Defense

January 29, 2014

RQ-21A Blackjack begins operational test phase

An RQ-21A Blackjack is launched at a test range in Boardman, Oregon, early December 2013 during the Navy and Marine Corps acceptance testing. The system is the first low-rate initial production lot to be produced by industry partner Insitu Inc. The system will begin initial operational test and evaluation this month at Marine Corps Air Ground Combat Center Twentynine Palms, Calif.

The Navy and Marine Corps’ newest small unmanned aircraft system RQ-21A Blackjack began its initial operational test and evaluation in early January at Marine Corps Air Ground Combat Center Twentynine Palms, Calif.

As part of IOT&E, this first low-rate initial production (LRIP) lot of the Blackjack, previously known as RQ-21A Small Tactical Unmanned Aircraft System, will demonstrate the system’s effectiveness and suitability in realistic combat conditions.

“Receiving the first production-level Blackjack is a great accomplishment for our government and industry team,” said Col. James Rector, program manager for the Navy and Marine Corps STUAS program office, who oversees the RQ-21A program. “It is a very capable system that will meet the needs of our war fighters deployed on land or at sea with our Marine expeditionary units.”

The Insitu Inc.-built Blackjack is a larger twin-tailed follow-on to the ScanEagle unmanned air vehicle. The system contains five air vehicles, two ground control systems, and launch and recovery equipment.

Air Test and Evaluation Squadron (VX) 1 is conducting ground and shipboard testing on Blackjack for the next several months. After completing IOT&E, the government and Insitu team will transition the system to Marine Unmanned Aerial Vehicle Squadron (VMU) 2, located at Marine Corps Air Station Cherry Point, N.C. for operational use.  A second LRIP lot, consisting of one system, is scheduled for delivery in the spring.

Lt. Col. Anthony Bolden, commanding officer for VMU-2, said the myriad of capabilities that come with the introduction of Blackjack will provide the Marine Air-Ground Task Force (MAGTF) with a platform that has the payload and persistence to significantly enhance situational awareness.

Navy and Marine Corps team recover a RQ-21A Blackjack during acceptance testing in early December 2013 at a range in Boardman, Ore.

“RQ-21A brings a new level of flexibility and expeditionary capability not present in any UAS to date,” Bolden said. “As a result, having and operating the Blackjack will posture the Marine UAV squadrons at the forefront of MAGTF operations.”

At eight feet long and with a wingspan of 16 feet, Blackjack provides intelligence, surveillance, reconnaissance and communications relay to the warfighter on land and at sea. The air vehicle’s open-architecture configuration can integrate new payloads quickly and can carry sensor payloads as heavy as 25 pounds.

Standard payloads include day and night full-motion video cameras, an infrared marker, a laser range finder, a communications relay package and automatic identification system receivers.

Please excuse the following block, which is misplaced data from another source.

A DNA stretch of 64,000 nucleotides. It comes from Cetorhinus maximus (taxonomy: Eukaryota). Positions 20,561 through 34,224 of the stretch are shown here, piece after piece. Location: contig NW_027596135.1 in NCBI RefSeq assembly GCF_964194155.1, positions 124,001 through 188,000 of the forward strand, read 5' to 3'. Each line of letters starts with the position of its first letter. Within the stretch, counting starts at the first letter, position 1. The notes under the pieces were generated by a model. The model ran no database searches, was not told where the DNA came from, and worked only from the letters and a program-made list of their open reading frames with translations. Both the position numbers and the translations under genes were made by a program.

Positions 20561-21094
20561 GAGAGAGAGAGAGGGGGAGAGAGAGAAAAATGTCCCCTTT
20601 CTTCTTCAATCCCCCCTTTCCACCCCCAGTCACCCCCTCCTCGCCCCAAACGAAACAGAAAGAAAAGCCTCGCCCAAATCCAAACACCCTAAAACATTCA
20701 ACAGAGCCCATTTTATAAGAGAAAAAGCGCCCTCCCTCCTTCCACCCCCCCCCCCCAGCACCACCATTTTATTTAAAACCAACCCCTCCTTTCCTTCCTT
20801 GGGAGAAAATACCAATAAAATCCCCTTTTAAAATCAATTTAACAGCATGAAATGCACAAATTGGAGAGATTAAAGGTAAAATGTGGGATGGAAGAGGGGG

All of this week's top headlines to your email every Friday.


 
 

 

Headlines September 2, 2014

News: Debris yields clues that pilot never ejected - When investigators were finally able to safely enter the crash site of an F-15C “Eagle” fighter jet on the afternoon of Aug. 27, they made a grim discovery that concluded more than 30 hours of searching – the pilot never managed to eject from the aircraft.  ...
 
 

News Briefs September 2, 2014

Pentagon: Iraq operations cost $560 million so far U.S. military operations in Iraq, including airstrikes and surveillance flights, have cost about $560 million since mid-June, the Pentagon said Aug. 29. Rear Adm. John Kirby, the Pentagon press secretary, said the average daily cost has been $7.5 million. He said it began at a much lower...
 
 

Unmanned aircraft partnership reaches major milestone

A team of research students and staff from Warsaw University of Technology have successfully demonstrated the first phase of flight test and integration of unmanned aircraft platforms with an autonomous mission control system. The demonstration marks a significant milestone in a partnership between the university and Lockheed Martin that began earlier this year. This is...
 

 

Raytheon delivers first Block 2 Rolling Airframe Missiles to US Navy

Raytheon delivered the first Block 2 variant of its Rolling Airframe Missile system to the U.S. Navy as part of the company’s 2012 Low Rate Initial Production contract. RAM Block 2 is a significant performance upgrade featuring enhanced kinematics, an evolved radio frequency receiver, and an improved control system. “As today’s threats continue to evolve,...
 
 
Courtesy photograph

Two Vietnam War Soldiers, one from Civil War to receive Medal of Honor

U.S. Army graphic Retired Command Sgt. Maj. Bennie G. Adkins and former Spc. 4 Donald P. Sloat will receive the Medal of Honor for actions in Vietnam. The White House announced Aug. 26 that Retired Command Sgt. Maj. Bennie G. A...
 
 

Sparks fly as NASA pushes limits of 3-D printing technology

NASA has successfully tested the most complex rocket engine parts ever designed by the agency and printed with additive manufacturing, or 3-D printing, on a test stand at NASA’s Marshall Space Flight Center in Huntsville, Ala. NASA engineers pushed the limits of technology by designing a rocket engine injector – a highly complex part that...
 




0 Comments


Be the first to comment!


Leave a Reply

Your email address will not be published. Required fields are marked *

You may use these HTML tags and attributes: <a href="" title=""> <abbr title=""> <acronym title=""> <b> <blockquote cite=""> <cite> <code> <del datetime=""> <em> <i> <q cite=""> <strike> <strong>